Treasure Island – a review

Treasure Island Cottage - Braemar
Treasure Island Cottage – Braemar

    If you’re wondering why this review is supported by the picture of an old building, it’s quite simple. The picture shows ‘Treasure Island Cottage’, which is situated in the tiny, but beautiful village of Braemar amidst the Scottish Highlands. I had the good fortune to rent the cottage for a week in October 2013. On the front of the building is a plaque, assuring the visitor that the great Robert Louis Stevenson wrote part of the book whilst he lived there.  

I first read Treasure Island away back in … 1966,the Football World Cup year when England won the tournament. I was 14 then, and wasn’t interested in English football, which is just as well, because my father would have disowned me. I digress.

If the task of the writer is to suspend belief, and whisk the reader to some other place and time, then RLS has succeeded with this timeless tale of adventure, mutiny, treasure hunting, and summary justice.

Did I read this book again at the age of 60 to see if I could learn anything to aid my writing? No, I read it quite simply, because I remembered I enjoyed it for the escapism and pure entertainment it gave me as a teenager. It provided those same things for me all over again.

The characters are well-drawn, and come to life as the story unfolds. The twists and turns are as good as any modern author could produce, and even if there is no intention to learn anything; I think all writers could learn from reading it – as adults.

There is no problem with the dialect, because the way the characters express themselves becomes part-and-parcel of bringing the tale to life. Sufficient imagery is provided to have the reader believe they are observing the events, but nothing over the top.

It’s a wonderful tale which I would recommend to any who have yet to read it. As much as I tried to make the pleasure of it last, I read it in two days.

I have a yearning now to read ‘Kidnapped’, which I last read all those years ago when I went through my first phase of admiration for Robert Louis Stevenson‘s work.

10 thoughts on “Treasure Island – a review

    1. Hi Paul. Thanks mate. It is a superb story, and I think by some point in he weekend when I’m taking a break from my present novel, I’ll start reading ‘Kidnapped’ – again.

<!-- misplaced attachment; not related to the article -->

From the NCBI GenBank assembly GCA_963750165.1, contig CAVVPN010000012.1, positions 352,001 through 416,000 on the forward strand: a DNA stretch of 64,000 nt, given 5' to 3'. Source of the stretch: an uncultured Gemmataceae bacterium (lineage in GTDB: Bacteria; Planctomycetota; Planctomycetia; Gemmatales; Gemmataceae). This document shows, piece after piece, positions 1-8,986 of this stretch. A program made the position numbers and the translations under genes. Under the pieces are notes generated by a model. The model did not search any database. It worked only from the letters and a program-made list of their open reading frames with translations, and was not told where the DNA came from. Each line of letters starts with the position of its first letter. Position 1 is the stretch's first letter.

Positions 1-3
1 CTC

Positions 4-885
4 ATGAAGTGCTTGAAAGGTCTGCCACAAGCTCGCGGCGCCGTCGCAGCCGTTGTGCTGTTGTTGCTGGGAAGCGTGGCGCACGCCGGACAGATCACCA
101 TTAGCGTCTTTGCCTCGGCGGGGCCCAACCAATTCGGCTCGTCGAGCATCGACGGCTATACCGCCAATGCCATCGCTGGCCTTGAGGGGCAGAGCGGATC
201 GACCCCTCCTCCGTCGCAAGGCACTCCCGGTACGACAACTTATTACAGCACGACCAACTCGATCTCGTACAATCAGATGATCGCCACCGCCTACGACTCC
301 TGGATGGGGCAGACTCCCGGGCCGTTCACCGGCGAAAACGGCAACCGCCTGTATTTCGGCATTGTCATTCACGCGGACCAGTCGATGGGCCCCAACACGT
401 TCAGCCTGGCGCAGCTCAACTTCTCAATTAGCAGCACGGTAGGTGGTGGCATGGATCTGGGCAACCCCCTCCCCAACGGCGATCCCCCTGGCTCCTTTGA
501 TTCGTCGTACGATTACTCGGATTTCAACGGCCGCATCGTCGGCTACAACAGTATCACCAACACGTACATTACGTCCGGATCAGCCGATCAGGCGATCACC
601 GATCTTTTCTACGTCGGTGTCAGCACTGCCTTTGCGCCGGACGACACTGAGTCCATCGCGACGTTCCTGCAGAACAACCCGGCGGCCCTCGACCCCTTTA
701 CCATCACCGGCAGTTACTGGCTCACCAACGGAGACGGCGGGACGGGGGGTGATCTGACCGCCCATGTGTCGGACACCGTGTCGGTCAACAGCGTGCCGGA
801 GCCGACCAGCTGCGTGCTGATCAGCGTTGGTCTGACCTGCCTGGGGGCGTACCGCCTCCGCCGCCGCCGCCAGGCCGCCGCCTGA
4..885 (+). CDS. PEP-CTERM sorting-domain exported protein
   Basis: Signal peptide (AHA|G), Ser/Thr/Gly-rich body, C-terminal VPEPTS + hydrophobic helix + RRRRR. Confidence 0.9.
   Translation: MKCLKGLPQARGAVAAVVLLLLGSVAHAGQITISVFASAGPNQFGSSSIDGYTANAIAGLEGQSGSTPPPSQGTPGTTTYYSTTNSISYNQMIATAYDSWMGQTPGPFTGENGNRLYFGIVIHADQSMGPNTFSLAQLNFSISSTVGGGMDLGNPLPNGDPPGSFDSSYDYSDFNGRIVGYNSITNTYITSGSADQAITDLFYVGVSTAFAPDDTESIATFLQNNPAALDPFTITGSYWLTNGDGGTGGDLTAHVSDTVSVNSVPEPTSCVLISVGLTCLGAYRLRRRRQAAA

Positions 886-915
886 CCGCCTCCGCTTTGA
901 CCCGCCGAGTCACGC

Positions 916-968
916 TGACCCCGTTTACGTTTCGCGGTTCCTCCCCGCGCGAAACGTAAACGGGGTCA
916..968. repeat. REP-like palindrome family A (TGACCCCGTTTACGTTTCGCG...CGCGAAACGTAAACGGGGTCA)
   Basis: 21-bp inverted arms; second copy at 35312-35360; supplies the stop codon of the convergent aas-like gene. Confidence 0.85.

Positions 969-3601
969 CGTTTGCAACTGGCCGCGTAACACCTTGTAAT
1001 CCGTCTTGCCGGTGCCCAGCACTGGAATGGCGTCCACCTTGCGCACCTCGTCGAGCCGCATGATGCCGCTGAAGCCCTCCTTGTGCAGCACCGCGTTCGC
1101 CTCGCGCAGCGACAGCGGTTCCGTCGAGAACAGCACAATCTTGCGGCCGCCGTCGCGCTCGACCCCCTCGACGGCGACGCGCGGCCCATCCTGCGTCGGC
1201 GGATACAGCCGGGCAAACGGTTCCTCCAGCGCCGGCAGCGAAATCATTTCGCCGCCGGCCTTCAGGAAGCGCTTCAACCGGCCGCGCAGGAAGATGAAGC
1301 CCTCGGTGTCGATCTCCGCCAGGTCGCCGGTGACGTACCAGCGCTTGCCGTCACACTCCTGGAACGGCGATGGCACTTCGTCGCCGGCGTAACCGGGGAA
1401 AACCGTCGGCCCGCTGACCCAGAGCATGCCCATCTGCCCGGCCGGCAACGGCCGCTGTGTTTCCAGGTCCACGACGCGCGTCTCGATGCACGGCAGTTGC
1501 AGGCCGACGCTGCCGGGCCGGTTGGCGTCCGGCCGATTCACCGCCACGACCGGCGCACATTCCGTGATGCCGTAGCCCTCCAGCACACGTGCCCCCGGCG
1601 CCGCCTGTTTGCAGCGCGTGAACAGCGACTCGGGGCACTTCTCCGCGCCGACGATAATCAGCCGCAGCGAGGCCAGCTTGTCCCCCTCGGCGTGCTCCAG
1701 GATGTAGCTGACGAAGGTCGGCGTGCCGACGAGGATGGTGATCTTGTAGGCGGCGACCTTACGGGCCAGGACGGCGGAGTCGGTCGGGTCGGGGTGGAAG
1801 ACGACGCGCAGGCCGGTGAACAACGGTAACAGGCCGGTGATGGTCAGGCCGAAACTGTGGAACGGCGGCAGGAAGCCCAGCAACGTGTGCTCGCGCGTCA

I’ll be over at the weekend to check you out.


  1. Shamefully, I have to confess I’ve never read this. It’s one of Gary’s (t’other half) favourites from when he was a boy. Like you, he says he was totally absorbed in the plot and characters from start to finish. I really need to give it a go. By the way, the cottage is gorgeous.


    1. Sal, how can you admit such a thing. You’ll be telling me next that you haven’t read ‘Lady Chatterley’s Lover’, or ‘Tess of the D’Urbervilles’ …
      Hope all is going well with you. I went to your blog and found myself on Storgy – so I assume that was intended.
      How is life at RW?


      1. I have read Tess. The gatekeeper got on my nerves in Lady C. All that dialect. Readwave! I think it’s 6 months since I last went on. I’m thinking of deleting my account. And my blog. It seriously needs updating. I’m doing the last (script) module of my writing course and it’s taking over my life. Only another month to go and then FREE. Free to do what I wanna do. Free to do what I wanna be. (Name that tune.) My neglected novel calls. Thanks ever so much for reading and commenting on my latest story. I did respond. See you soon 🙂


  2. Marlayne

    Thank you for that beautiful photo. It makes Robert Louis Stevenson come to life. I’ve read and love his stories. They catch your attention immediately and just pull you along in travel and time. Thank you for helping me to remember my love of these stories.


    1. Thank you once again for stopping by Marlayne. Living in that cottage, in that beautiful area was surreal for me. I walked in woodland, on hillsides, riverside paths and in local areas that RLS would certainly have walked. Each day to go back to that little cottage was incredible.


    1. Thank you for stopping by G.E., and for the link. I’ve been to check out your short film and was very impressed. My thoughts were left in the appropriate place, with a small token of appreciation. I wish you and the team the very best of luck.


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